The Eurasian Journal of Medicine
Case Report

Visual Hallucinations in an Old Patient after Cataract Surgery and Treatment

Eurasian J Med 2016; 48: 62-64
DOI: 10.5152/eurasianjmed.2015.14115
Read: 1150 Downloads: 343 Published: 03 September 2019

Abstract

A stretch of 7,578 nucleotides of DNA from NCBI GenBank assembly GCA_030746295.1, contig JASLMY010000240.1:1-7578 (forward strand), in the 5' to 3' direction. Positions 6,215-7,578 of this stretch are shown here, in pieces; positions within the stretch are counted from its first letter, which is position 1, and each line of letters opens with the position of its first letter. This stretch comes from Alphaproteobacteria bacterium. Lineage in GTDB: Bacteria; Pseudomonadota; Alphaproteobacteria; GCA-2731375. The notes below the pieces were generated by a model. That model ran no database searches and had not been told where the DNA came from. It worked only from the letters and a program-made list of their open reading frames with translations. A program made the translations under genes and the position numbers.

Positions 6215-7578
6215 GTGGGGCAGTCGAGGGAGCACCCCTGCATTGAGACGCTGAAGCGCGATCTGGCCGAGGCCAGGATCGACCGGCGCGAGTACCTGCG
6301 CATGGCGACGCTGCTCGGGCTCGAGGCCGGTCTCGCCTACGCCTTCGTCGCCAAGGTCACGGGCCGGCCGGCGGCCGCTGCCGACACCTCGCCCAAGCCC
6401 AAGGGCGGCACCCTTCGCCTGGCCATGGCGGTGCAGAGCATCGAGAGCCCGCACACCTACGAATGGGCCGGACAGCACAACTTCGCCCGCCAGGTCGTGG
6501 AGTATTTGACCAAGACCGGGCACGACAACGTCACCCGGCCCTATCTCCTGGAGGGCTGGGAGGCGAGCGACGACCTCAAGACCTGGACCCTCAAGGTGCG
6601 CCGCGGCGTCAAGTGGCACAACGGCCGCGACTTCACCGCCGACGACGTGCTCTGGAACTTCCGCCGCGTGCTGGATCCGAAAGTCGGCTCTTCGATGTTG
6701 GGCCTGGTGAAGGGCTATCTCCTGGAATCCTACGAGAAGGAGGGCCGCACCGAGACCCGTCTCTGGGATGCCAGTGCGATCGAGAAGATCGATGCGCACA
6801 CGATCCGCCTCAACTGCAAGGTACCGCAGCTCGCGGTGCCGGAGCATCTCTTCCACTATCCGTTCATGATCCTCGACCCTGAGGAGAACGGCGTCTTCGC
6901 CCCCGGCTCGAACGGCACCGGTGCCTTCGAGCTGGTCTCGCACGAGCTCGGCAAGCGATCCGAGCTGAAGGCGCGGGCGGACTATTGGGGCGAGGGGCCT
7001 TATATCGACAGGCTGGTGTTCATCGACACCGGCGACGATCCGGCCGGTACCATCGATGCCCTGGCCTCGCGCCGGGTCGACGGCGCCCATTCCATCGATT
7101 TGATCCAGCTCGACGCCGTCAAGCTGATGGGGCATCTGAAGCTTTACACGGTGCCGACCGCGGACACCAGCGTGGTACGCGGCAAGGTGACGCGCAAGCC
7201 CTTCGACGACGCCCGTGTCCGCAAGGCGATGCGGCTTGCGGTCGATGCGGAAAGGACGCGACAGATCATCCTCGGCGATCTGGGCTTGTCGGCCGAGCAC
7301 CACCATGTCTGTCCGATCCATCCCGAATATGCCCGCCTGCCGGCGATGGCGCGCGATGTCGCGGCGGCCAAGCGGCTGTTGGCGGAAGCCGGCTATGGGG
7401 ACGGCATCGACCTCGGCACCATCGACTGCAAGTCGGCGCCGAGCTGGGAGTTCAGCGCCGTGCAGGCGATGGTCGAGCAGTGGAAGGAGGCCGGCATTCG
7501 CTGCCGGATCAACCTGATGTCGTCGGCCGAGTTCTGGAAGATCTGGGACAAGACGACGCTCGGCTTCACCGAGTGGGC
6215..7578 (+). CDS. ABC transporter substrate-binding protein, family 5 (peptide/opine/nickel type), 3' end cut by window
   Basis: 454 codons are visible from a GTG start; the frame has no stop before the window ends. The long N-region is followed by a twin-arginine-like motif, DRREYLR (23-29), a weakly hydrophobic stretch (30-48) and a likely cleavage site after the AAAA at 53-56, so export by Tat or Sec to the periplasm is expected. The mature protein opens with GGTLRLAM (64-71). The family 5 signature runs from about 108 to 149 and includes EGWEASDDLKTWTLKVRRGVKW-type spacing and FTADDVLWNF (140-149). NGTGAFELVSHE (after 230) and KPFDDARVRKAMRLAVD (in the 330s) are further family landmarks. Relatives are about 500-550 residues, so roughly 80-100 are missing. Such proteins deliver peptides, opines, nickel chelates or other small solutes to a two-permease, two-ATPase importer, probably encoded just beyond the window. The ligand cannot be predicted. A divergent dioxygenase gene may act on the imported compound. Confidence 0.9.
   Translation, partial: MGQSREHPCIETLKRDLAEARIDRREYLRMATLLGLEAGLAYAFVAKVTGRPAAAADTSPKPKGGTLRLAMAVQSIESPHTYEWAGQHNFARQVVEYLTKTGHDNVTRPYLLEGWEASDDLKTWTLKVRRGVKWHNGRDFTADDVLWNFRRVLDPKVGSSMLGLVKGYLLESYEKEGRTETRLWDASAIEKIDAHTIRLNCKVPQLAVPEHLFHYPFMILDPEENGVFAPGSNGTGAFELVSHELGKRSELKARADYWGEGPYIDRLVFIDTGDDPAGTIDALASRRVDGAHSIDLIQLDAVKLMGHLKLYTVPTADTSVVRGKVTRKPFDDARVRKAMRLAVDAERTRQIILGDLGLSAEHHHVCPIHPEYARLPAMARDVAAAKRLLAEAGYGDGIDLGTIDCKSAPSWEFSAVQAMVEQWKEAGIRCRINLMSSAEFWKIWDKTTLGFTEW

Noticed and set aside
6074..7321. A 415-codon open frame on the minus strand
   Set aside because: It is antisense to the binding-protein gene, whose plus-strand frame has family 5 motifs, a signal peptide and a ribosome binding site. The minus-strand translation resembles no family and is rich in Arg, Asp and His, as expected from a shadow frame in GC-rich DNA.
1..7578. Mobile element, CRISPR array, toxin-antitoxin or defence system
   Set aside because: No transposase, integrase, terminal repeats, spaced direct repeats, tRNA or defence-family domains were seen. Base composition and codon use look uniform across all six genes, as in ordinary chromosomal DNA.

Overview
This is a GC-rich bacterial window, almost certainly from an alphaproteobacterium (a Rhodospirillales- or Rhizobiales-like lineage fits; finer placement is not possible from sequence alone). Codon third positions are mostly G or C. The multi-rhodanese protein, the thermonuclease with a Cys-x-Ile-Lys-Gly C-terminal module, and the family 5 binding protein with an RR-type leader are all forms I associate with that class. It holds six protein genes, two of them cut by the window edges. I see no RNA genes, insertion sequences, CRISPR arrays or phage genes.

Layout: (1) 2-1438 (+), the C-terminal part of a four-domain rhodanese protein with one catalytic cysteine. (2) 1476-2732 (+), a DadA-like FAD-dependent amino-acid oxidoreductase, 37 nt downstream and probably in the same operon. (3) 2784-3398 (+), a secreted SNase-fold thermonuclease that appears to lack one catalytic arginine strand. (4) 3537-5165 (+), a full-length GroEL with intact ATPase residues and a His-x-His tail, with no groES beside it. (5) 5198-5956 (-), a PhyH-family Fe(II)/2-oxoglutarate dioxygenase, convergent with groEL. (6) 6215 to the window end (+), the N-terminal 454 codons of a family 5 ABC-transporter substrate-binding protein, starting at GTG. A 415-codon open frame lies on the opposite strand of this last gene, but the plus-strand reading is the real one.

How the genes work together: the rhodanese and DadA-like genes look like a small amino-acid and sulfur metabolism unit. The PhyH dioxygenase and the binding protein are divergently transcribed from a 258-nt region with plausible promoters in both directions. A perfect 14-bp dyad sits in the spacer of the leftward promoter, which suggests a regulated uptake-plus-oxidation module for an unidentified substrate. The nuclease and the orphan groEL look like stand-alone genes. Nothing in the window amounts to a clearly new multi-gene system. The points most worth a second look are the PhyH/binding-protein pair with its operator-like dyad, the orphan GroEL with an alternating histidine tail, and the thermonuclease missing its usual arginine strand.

Sensory visual pathologies, accompanying simple or complex visual hallucinations that occur in visually-impaired individuals due to ophthalmologic or brain pathologies related to visual pathways in patients without mental disorders, are defined as Charles Bonnet syndrome. Between 10% and 60% of the patients having age-related eye diseases involving retina, cornea and the lens, commonly with macular degeneration experience complex visual hallucinations depending on the severity of visual problems. The neurophysiology of the visual hallucinations in Charles Bonnet Syndrome is not clearly known, and they may differ in content and severity over time. In differential diagnoses of Charles Bonnet Syndrome, many aetiologies (drugs, uraemia, exposure to toxic materials, neurodegenerative and psychiatric conditions) need to be ruled out. In the treatment of Charles Bonnet syndrome, first the management of the reason of visual loss should be clarified if possible. If needed, neuroleptics, anticonvulsants, antidepressants, benzodiazepines, cognitive enhancer agents such as cholinesterase inhibitors can be used also. In this case, an 83-year-old female patient experiencing visual hallucinations as burning candles in both eyes’ visual field after left eye cataract surgery, treated with 0.5 milligram/day risperidone will be presented. 

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